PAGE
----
The Supermileage team built and tested a car capable of achieving 622 miles per gallon last year, placing them fifth in a field of 19 competitors. This year, they hope to double their mileage.
With the 2019 SAE Supermileage Competition in June, the mostly-new team continues preparations for their trip to Michigan by creating BYU-Idaho’s best-performing Supermileage car yet.
The team hopes to accomplish this, not by beating the other teams, but by surpassing their own benchmarks.
“We don’t worry about the other teams,” said Ricton Larsen, president of the Supermileage engine tuning sub-team and a junior studying automotive engineering technology. “We worry about what we’re able to accomplish. That’s really the focus of why the Supermileage competition was created in the first place — to give you a hands-on learning experience.”
To reach their 1,200 mpg goal, the team split themselves in half. One sub-team works on decreasing friction on the chassis while the other works on improving engine power and efficiency.
“They have different focuses,” Larsen said. “We do the engine tuning and powertrain, while the other team deals with rolling resistance and aerodynamics.”
This process of priming the car for competition has already taken months, and many more months lie ahead before the car will be ready. During fall 2018, the engine tuning sub-team was already hard at work building their own dynamometer —“dyno” for short — to test the car’s horsepower and torque outputs.
Although the team is looking for efficiency, Robert Bridges, a member of the engine tuning sub-team and a senior studying automotive engineering technology, said these power and torque ratings are important.
Bridges said the engine only runs for short bursts to get the car up to speed. He said once the car reaches about 25 mph, the engine shuts off and the car coasts around an oval track until it drops back down to 5 mph, and then the driver turns the engine back on.
Larsen said the sooner the car is able to reach 25 mph, the sooner the engine can be turned off, possibly conserving more fuel.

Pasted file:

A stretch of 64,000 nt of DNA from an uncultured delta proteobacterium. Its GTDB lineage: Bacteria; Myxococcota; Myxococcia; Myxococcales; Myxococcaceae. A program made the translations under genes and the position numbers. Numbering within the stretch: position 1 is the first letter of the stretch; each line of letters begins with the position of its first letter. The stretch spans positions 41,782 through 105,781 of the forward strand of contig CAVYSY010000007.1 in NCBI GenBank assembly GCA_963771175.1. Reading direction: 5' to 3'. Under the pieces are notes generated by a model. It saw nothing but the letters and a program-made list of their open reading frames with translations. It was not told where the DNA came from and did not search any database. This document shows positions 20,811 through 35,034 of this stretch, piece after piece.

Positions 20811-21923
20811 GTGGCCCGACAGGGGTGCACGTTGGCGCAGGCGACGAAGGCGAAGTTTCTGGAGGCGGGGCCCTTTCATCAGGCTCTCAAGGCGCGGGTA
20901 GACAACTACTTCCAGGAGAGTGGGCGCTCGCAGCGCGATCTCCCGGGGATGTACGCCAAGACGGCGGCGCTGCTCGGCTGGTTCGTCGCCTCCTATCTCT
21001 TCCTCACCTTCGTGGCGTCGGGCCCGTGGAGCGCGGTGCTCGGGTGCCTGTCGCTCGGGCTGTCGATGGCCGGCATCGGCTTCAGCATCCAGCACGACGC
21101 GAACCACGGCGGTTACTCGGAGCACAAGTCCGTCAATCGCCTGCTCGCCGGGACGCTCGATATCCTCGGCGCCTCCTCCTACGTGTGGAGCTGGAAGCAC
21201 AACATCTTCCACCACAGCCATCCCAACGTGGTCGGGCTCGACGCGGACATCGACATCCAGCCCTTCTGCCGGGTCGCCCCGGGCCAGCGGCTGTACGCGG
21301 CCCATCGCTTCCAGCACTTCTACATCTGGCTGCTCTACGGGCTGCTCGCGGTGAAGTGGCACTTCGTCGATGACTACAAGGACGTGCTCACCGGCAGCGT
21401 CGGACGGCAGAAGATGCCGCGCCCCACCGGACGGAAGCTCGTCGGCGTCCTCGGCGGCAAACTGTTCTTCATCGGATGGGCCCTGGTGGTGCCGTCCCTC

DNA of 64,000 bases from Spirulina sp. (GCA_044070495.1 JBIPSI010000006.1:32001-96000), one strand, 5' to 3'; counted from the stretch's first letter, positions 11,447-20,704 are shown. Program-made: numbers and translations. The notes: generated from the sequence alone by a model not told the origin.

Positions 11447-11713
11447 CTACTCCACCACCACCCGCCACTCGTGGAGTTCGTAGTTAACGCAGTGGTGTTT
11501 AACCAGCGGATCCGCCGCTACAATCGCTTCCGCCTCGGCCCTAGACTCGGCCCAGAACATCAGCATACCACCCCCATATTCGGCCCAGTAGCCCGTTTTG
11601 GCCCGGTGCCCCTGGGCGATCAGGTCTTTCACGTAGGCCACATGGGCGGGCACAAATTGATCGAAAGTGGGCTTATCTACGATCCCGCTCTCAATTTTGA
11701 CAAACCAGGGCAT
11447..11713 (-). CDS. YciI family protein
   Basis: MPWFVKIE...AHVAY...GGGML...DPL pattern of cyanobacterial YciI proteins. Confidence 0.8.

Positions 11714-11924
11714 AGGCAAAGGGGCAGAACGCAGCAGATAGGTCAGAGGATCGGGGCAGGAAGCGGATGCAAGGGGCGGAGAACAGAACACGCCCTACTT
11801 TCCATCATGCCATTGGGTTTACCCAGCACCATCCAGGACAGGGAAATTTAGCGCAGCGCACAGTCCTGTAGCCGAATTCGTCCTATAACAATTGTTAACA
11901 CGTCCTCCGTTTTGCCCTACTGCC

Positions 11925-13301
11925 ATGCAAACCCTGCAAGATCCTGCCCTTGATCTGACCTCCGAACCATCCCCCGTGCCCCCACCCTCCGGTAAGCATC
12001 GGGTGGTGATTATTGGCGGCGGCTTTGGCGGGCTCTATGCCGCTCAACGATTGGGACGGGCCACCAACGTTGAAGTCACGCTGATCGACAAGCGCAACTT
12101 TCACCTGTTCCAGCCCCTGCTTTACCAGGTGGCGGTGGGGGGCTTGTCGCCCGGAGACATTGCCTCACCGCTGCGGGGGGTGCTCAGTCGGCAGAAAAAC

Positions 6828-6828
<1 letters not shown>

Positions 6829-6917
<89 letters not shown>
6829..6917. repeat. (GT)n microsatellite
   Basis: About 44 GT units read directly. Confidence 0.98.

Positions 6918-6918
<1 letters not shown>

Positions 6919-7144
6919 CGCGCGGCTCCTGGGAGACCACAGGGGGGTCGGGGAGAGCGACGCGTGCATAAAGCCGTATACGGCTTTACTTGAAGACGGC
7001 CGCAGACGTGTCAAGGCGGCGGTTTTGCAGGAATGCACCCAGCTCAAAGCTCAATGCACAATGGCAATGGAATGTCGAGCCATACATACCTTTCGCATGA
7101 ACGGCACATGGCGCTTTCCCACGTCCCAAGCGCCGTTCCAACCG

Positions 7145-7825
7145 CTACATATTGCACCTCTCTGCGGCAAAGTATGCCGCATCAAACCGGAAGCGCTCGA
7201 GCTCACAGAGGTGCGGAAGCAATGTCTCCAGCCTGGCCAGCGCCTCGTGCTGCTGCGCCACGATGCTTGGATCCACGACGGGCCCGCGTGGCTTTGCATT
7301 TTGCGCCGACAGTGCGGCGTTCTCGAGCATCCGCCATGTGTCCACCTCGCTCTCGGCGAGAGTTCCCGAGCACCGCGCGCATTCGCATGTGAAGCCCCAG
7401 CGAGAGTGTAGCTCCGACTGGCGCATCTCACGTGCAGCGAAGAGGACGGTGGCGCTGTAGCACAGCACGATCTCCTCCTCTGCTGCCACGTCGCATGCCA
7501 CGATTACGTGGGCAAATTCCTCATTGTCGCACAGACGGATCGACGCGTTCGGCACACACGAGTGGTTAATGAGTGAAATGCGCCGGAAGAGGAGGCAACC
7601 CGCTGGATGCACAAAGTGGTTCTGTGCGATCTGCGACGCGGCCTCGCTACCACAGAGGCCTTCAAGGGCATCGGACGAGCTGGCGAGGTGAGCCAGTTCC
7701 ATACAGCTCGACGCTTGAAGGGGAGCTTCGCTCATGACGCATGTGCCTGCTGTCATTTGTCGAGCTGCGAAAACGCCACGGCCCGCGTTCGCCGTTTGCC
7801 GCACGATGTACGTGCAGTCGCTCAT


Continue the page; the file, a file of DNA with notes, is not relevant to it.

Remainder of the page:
“That’s how we get our efficiency,” Bridges said. “It’s kind of a different thought process. It’s not exactly normal.”
Another aspect of the car that isn’t exactly normal is the chassis. In order to drive the car, Bridges said the driver must lie down with the steering wheel between his legs. He can then peer through a small windshield by looking between his knees.
While not the most comfortable position, the goal isn’t to make a comfortable car.
Larsen said making a car with fuel efficiency as the top priority will be a good learning experience and a challenge for the many new members on the team.
“We had only a few people return this semester who were on the team last year,” Larsen said. “Almost everyone else was new.”
Despite this, Larsen said he is not too concerned about the team’s newness. In fact, he is one of the new team members himself.
“I changed my major last semester, so this is my second semester in the automotive engineering technology program,” Larsen said. “I only started doing Supermileage last semester when I first came into the automotive program.”
For those students who want to become involved in the future, Larsen said they should go for it. He said the experience has been invaluable for him.
“Every day you’re learning more than what you could learn in a classroom,” Larsen said. “You don’t need to know the most or be the best student or best engineer to contribute to the team. Being on the team makes you a better engineer.”